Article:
Simply put, the Turks and Caicos Islands are beautiful. From what I have seen so far, Providenciales, the most populated island in the TCI, is cheerful and has diverse people, foods, and recreations; North Caicos is peaceful, rich in mosquitoes and history, and has amazing watermelons and papayas; Middle Caicos is lush, full of deep caves and secrets, and has beaches that fondle cliffs with human faces; but South Caicos, our home, I cannot summarize in a single sentence. If you cannot see the sea from South Caicos, you can smell it, hear the reef roar, taste the salt being carried away by the breeze, or feel the crunch of seawater crystals on your toes. South Caicos residents seem to be empowered by this, and perhaps that is why they are so eager to convene, to talk, and always wish you the best of days. When I first arrived to South Caicos, I was very shocked by the level of voracity with which hurricanes Irma and Maria swiped the island’s infrastructure. The vestiges are still there, but when you meet the people behind them, when you attend church and the whole building stands tall and eternal with vibrant resonant prayers and voices, you know the fortitude, energy, and resilience of the community is there to withstand the strain no building can.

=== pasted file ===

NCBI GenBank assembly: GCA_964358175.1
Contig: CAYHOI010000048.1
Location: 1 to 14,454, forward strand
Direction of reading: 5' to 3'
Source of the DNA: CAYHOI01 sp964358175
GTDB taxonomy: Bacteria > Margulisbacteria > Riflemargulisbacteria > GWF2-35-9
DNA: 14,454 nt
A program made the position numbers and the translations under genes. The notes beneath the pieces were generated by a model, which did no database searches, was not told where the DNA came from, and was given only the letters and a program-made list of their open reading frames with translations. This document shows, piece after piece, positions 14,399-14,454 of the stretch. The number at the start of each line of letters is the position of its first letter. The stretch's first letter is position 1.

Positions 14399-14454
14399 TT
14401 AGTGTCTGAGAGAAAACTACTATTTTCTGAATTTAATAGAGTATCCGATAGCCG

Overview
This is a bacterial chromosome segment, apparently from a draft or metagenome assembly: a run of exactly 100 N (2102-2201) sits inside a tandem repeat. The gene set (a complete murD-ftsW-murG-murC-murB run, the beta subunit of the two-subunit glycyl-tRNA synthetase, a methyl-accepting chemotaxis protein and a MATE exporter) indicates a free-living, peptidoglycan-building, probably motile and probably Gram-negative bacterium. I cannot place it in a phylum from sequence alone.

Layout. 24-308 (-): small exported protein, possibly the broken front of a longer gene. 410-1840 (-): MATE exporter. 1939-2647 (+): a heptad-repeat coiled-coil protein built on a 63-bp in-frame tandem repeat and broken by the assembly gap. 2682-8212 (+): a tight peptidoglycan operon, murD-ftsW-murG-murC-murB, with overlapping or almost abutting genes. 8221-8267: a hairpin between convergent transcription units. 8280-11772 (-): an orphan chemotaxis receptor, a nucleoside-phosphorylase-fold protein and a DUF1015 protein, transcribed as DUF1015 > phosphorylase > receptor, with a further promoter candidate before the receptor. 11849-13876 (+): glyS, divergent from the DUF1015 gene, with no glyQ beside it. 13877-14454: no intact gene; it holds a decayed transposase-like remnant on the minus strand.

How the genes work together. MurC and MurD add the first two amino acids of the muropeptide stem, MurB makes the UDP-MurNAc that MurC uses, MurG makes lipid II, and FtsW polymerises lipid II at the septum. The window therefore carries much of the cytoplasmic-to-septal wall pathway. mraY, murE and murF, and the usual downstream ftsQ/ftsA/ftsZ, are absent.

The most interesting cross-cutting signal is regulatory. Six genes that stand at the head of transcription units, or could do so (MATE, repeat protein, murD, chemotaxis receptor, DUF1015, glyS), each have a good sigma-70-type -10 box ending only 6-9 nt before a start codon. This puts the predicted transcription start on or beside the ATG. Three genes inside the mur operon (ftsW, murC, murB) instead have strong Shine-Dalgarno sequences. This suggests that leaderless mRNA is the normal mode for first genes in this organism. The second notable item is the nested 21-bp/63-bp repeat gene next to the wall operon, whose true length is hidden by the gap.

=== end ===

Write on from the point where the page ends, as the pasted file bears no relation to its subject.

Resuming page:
What is life at the Center really like? What are the best and the most challenging parts?
Life at the Center is busy, and it takes a bit of time to get used to it as our schedule is packed almost every day of the week. We have class during most of the day, so we get to spend a lot of time in the classroom. This can become challenging at times, but it also brings people together and makes the night a great time to gather and relax, play a board game, or go for a walk.

The best part of the Center is my room and its view. We have decorated our blue walls with all sorts of artwork, poems, challenges, found objects, and shells. My three roommates and I have an amazing dynamic. Whenever we need a break, we reconvene in the room, we turn the oil diffuser on and we zap flies with an electric racket; that is, if we don’t feel like painting with watercolors or playing pick-up sticks. When you open the door, you have the flat radiant sea at your feet, and it is so close you can jump in during a pee-break between classes. Having the ocean in such close proximity helps cool down the days when there is too much on our schedule.